Wednesday, August 31, 2011

Plus None

Here is a really good party tip from someone who doesn’t go to a lot of parties: If you are invited to an event and you only know the host, make sure you bring a plus one with you. It doesn’t matter how many times I get invited to a party where I only know one person, I always fail to bring someone with me. I suppose it is because I don’t have a reliable standby plus one. This is where having a straight female friend comes in handy. In fact this seems to be the primary motivation for most of these symbiotic relationships. Mental note: make new friend, attend party together.

Last week, I got a text message from Reichen inviting me to the bar Industry for the launch of his new fragrance. It is also called Reichen, so for the purposes of clarity from now on, I will just refer to it as the fragrance. That way, when I tell you some Reichen got sprayed in my eye, you won’t think the evening took a decidedly sexual turn between us. But more on the spritzing later.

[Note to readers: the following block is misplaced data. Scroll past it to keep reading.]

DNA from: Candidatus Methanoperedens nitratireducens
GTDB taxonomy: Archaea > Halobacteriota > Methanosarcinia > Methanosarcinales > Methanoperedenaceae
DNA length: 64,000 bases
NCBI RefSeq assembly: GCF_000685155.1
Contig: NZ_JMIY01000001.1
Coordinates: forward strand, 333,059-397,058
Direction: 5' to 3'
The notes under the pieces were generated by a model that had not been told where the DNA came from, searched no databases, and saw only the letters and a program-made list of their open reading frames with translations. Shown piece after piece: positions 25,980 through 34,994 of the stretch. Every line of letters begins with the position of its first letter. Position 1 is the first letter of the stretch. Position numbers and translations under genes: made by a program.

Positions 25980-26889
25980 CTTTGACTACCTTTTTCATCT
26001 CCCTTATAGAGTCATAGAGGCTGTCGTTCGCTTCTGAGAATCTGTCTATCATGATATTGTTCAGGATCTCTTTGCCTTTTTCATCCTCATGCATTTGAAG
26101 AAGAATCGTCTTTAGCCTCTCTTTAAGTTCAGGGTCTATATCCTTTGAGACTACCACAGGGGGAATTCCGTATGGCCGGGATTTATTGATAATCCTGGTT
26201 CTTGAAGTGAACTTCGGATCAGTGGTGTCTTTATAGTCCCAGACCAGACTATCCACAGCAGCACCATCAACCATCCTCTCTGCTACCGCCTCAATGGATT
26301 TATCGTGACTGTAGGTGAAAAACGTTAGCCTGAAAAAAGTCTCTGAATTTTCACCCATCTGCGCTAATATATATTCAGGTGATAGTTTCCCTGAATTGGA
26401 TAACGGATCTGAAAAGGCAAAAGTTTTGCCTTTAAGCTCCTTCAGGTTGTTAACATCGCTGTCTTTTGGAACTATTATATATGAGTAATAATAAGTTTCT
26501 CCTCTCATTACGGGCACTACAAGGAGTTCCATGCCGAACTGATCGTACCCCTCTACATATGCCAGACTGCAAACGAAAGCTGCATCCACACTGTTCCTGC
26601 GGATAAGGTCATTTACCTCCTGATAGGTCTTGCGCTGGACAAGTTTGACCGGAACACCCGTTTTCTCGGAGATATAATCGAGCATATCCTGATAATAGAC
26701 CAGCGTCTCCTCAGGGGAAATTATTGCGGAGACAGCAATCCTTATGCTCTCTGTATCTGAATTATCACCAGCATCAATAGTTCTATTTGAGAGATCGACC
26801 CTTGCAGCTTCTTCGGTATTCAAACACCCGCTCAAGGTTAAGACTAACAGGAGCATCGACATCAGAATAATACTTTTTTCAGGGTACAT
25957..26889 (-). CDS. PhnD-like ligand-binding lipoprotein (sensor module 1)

My new life strategy is to say yes to everything. I will in fact now attend the opening of an envelope, both literally and figuratively. Just ask! As I have plunged headlong into midlife, I have discovered the reason you don’t see forty-something gay men anywhere: It just becomes easier to stay home. You reach a point in life where you have everything, and have been everywhere. There is nothing waiting for you out at Industry that isn’t either already at hand, or can’t be managed with your own hand. But my career dictates a certain level of sociability. I am not so famous that I can afford to hide at home and wait for the residual checks to roll in. In fact, I am not so famous anything.  I need to work, not just at an office, but also a room, a bar, or launch party for a fragrance.